Russia has recently launched a satellite that has sparked concerns among space experts as it is moving closer to what is believed to be a US spy satellite. The Soyuz-2.1v rocket carrying the Kosmos-2558 satellite lifted off on August 1 at 20:25 UTC from the Plesetsk Cosmodrome in Russia.
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Kosmos-2558 was then placed into a Sun-Synchronous Orbit (SSO), which is relevant to satellites that cross polar regions of the planet to ensure their orbital paths are synchronous with the Sun.
The video of today's launch of Soyuz 2.1v with Kosmos-2558 from Plesetsk, shot by Andrey Khadkevich near Nizhny Novorod (https://t.co/o4RfjLXoLD) pic.twitter.com/SrsgvKamYr
— Katya Pavlushchenko (@katlinegrey) August 1, 2022
The Russian Ministry of Defense has officially acknowledged that Kosmos-2558 is a military satellite. The former Soviet Union and present-day Russia’s space assets are referred to as the generic filler name Kosmos.
In this instance, the payload was given the name Kosmos-2558 to conceal the true name and function of the spacecraft.
Despite limited information about the satellite, it is speculated to have been launched to coincide with the trajectory and flight path of an American satellite, USA-326.
This American satellite was placed into orbit at 512 kilometers altitude and a 97.4° inclination after being launched by SpaceX Falcon 9 in February 2017 as part of the NROL-87 mission. Purportedly, it is a test optical reconnaissance satellite.
Kosmos-2558 will soon be placed within 80 kilometers of what is thought to be the USA-326 satellite, according to Jonathan McDowell, an astronomer at the Center for Astrophysics.
Based on the initial TLEs, in its current orbit Kosmos-2558 wil pass within 80 km of NRO's USA 326 satellite at about 1450 UTC Aug 4 (Thursday). Of course, the satellite may manuever before then. pic.twitter.com/0l1dhY8cV8
— Jonathan McDowell (@planet4589) August 2, 2022
When the Soyuz-2.1v rocket lifted off, the USA-326 satellite phased over the launch pad. It is also in line with the northerly direction NOTAM issued before the Soyuz launch.
Experts pointed out that the Kosmos-2558 may be an ‘inspector satellite’ used to monitor USA-326 appearance and behavior. Since 1962, Russian military satellites are also known as Kosmos. It is comparable to the USA-X name given to US satellites.
In March 1962, Sputnik 11, the first Kosmos, was launched.
Why Does Russia Want To Spy On US Satellite?
The USA-326 was launched as a part of the mission designated NROL-87. It is a top-secret national security operation that National Reconnaissance Office (NRO) is collaborating on with SpaceX.
According to a press release issued by the NRO after the initial launch, NROL-87 was devised, built, and is currently being operated by the NRO to support its “overhead reconnaissance mission.” It primarily focuses on ensuring national security by utilizing space-based intelligence, surveillance, and reconnaissance (ISR).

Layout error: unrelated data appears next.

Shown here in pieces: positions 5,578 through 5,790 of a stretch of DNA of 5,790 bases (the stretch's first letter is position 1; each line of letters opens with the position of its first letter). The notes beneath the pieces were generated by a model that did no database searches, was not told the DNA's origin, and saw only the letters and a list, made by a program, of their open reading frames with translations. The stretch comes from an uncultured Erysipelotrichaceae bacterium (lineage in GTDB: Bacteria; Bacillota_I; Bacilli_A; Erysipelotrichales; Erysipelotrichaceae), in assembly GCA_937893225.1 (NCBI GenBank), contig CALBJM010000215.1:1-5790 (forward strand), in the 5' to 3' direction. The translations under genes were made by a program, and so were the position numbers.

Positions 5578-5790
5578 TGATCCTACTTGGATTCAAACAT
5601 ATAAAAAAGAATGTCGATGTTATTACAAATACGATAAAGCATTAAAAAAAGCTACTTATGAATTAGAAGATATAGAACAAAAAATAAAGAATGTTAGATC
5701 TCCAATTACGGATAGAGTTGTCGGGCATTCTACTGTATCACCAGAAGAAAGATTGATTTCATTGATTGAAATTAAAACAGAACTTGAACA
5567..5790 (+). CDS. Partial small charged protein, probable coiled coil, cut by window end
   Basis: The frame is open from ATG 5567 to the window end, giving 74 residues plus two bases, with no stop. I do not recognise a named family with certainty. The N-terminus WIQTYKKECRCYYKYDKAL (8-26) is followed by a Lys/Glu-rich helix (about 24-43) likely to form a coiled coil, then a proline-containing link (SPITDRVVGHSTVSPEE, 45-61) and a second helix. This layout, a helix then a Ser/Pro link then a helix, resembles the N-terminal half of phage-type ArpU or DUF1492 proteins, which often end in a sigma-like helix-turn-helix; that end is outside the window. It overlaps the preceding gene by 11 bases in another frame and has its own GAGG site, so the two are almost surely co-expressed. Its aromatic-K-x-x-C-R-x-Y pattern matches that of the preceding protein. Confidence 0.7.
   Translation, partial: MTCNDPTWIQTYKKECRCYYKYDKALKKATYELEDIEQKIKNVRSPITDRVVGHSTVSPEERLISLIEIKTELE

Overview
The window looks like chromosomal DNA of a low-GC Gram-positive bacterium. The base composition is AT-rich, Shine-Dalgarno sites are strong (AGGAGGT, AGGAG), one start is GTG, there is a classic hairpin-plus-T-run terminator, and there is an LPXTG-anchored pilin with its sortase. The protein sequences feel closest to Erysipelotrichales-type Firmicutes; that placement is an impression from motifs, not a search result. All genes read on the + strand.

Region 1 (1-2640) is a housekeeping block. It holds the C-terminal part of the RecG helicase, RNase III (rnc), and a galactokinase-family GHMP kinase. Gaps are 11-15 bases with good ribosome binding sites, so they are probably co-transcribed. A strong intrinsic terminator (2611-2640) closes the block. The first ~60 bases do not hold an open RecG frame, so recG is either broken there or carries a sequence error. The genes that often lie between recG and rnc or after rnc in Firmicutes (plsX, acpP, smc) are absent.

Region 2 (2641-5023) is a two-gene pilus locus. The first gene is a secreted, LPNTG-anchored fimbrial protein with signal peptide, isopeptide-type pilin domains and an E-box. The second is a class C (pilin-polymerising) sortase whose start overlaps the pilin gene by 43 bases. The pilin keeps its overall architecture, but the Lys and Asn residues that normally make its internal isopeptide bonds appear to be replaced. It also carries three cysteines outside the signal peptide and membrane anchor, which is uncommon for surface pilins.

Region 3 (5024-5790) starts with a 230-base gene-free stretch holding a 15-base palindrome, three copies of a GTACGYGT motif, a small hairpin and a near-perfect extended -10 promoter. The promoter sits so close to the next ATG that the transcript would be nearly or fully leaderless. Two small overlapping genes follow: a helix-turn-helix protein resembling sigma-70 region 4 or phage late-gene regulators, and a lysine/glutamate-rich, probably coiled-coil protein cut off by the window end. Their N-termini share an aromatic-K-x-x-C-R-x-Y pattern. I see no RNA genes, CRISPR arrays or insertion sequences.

Dr. Langbroek, a lecturer for optical space situational awareness at the Delft University of Technology in the Netherlands, speculated that the satellite might be a next-generation electro-optical imagery intelligence (IMINT).
The primary purposes of IMINT satellites are to track land and maritime activities.
Dr. Langbroek continues in his blog post by stating that there are signs from USA-326’s orbital characteristics that the satellite is a continuation of the NRO’s KH-11 spy satellite.
Russia sent an inspector satellite named Kosmos-2542 to observe NRO’s KH-11 in 2020. If the speculations are true, it makes sense why Russia would want to spy on the USA-326. This is not the first time a Russian defense satellite has been suspected of being an inspector satellite.
For example, the Kosmos 2542/2543 in November 2019 made some maneuvers, raising suspicions of fulfilling such a mission. However, Russia has never revealed the details of such missions.
According to reports, Kosmos-2543, which Russia also refers to as a “space apparatus inspector,” fired projectiles. Its small size and a high degree of maneuverability can let it approach an intended target very closely.
This degree of maneuverability typically indicates the presence of a potential spy satellite because it enables the asset to approach its target closely enough for various anti-satellite attacks. These attacks can include projectile firing, electronic warfare jamming, the release of aerosols, or the use of directed energy weapons.
Meanwhile, the rocket used in the launch was a Soyuz-2.1v, a member of the Soyuz-2 family. It lacks the distinctive four boosters on the vehicle’s sides and has a single center core propelled by a single NK-33 engine and the RD-0110 steering engine.
The rocket has a diameter of three meters and a height of 44 meters. Its mass at liftoff is 158,000 kilograms. The rocket can transport up to 2,850 kilograms to LEO, but no information about the payload for the recent launch was provided.
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